By Angela Dorsey
To say that COVID-19 has challenged our very way of living is an understatement. We’ve had to redefine how we work, how we gather and socialize, and how we spend our free time. Many of us have had to reckon with real fears of serious illness and economic hardship. So it’s unsurprising that most of us are eagerly awaiting the moment 2020 comes to an end.
But when January 2021 rolls around, we may be disappointed to see that we are still in the midst of a global pandemic. As we await a return to normalcy, all we can do is prepare ourselves for the continuation of the struggles we faced in 2020. Here are 4 key financial lessons to be mindful of as we enter the next chapter of this new reality in 2021.
1. Focus On What You Can Control
A frustrating and anxiety-inducing aspect of the global pandemic has been the stark realization that we are not in control. We’re not in control of how the virus spreads, nor are we in control of global economic markets and their response to the COVID-19 crisis.
But one thing we can control is our financial habits in regards to savings and spending. If it’s been a while since you tracked your spending or followed a budget, now might be a good time to start. It never hurts to understand where your money is going so you can reallocate discretionary expenses into savings accounts or emergency funds.
2. Create A Plan And Stick To It
Having a plan is a good way to help keep your emotions in check. A plan can ground you during times of stress and remind you of what’s really important when you’re not sure what to do. When creating a plan, keep your long-term goals in mind. What are your savings goals and how have you been working toward them? What is your investment plan and ideal asset allocation of your portfolio?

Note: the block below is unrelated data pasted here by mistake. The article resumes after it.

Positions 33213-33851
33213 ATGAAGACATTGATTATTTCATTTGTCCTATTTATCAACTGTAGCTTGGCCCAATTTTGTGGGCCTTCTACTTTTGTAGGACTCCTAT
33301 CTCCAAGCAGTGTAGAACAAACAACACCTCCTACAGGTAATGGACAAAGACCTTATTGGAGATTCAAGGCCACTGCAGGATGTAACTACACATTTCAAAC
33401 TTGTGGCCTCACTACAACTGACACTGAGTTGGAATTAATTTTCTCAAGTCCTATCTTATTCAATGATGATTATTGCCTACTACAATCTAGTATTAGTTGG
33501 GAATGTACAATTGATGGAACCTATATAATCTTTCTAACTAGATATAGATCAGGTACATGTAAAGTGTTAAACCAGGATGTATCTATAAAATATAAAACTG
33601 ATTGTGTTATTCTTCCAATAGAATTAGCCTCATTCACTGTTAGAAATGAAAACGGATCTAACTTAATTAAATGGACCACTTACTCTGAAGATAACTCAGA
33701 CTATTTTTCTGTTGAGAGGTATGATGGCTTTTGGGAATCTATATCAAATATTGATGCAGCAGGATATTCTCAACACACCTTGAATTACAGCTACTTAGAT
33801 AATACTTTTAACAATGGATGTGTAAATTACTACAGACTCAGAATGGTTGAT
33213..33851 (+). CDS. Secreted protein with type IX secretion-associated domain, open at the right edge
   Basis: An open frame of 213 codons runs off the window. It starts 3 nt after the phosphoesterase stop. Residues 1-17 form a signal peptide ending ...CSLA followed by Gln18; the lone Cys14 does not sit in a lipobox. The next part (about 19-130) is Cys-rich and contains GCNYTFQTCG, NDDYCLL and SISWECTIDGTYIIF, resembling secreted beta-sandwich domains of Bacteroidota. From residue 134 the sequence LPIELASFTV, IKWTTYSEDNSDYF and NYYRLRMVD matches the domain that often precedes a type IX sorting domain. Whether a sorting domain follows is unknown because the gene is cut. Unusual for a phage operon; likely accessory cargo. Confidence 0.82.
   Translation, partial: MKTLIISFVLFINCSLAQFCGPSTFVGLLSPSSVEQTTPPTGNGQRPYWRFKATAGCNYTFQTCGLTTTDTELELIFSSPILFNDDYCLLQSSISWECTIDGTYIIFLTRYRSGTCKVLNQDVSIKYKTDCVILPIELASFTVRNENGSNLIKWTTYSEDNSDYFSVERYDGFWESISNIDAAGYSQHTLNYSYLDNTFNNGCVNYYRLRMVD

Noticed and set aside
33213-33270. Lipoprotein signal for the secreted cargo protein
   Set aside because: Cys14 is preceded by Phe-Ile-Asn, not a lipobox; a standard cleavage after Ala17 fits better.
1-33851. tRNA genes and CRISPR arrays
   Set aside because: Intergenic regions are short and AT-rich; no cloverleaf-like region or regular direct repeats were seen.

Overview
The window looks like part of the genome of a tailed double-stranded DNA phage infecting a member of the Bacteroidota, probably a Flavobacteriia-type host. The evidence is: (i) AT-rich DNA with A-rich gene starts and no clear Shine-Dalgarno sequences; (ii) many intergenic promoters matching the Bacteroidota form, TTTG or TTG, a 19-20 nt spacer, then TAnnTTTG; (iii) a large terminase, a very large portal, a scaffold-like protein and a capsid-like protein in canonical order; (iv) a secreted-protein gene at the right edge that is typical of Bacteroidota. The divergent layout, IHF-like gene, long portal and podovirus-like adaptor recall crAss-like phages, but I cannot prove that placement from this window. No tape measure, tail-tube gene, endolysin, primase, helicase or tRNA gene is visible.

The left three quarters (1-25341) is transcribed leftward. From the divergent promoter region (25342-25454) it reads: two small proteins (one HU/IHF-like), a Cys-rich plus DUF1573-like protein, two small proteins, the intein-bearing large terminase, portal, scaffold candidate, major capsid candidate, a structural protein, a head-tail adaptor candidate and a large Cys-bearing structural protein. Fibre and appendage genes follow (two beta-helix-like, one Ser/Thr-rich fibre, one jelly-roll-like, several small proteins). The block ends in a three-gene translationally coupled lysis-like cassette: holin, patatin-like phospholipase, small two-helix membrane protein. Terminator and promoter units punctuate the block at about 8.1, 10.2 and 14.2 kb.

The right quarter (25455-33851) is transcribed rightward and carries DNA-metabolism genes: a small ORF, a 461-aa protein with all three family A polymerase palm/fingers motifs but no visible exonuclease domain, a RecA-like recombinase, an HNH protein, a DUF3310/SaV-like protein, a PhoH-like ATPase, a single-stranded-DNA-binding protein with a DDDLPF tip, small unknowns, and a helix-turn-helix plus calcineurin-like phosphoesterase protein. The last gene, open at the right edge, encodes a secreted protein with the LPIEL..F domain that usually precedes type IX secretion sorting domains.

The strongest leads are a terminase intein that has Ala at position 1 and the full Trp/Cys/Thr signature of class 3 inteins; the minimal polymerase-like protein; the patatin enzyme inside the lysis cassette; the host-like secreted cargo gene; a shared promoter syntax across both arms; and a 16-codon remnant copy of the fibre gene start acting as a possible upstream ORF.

The answers to questions like these can provide long-term clarity during periods of short-term volatility and distress. The important thing is to stick to the plan when times get hard. Even though a plunging stock market is undoubtedly nerve-wracking, your plan will help you to stay calm and prevent you from making rash, emotionally based decisions. Don’t sell when markets get rocky, and remember that your long-term plan will last longer than a crisis-driven market.
3. Prepare For Emergencies
So many of us have seen our businesses suffer, our pay cut by large percentages, and even our jobs disappear. When these things happen, we can still find peace of mind if we’ve properly prepared for emergencies during good times and have a solid emergency fund to rely on.
How much cash do you have in case your sources of income suddenly disappear? How much non-mortgage debt are you responsible for per month that could be overwhelming if you were to lose your income?
No matter your situation now, it’s important to look ahead and anticipate what could happen in your future. The old adage “Hope for the best, but plan for the worst” seems especially prevalent during a global pandemic. Do what you can now to lower your expenses and boost your savings. The lower your expenses, the less of an emergency fund you need.
4. Practice Gratitude
Although this one may not be a financial tip, it’s a good one to remember, as wealth is about more than just finances. During this chaotic period, remember to be grateful for your good health, family, and friends. If 2020 has taught us anything, it’s that we can take nothing in our lives for granted.
Partner With A Wealth Management Firm You Trust
Partnering with a trusted wealth management firm can help take some of the fear and unknowns out of your financial decisions right now. At Dorsey Wealth Management, we work with you to tackle some of life’s biggest challenges, including divorce, death of a spouse, and—we may not have known it in 2019—a global pandemic.
Schedule a free introductory 30-minute phone call if you’re ready to create a lasting, trusted relationship with a financial planner who can provide you with a comprehensive look at your financial situation and navigate these murky waters with you. You can reach us at (310) 370-7776 or firstname.lastname@example.org.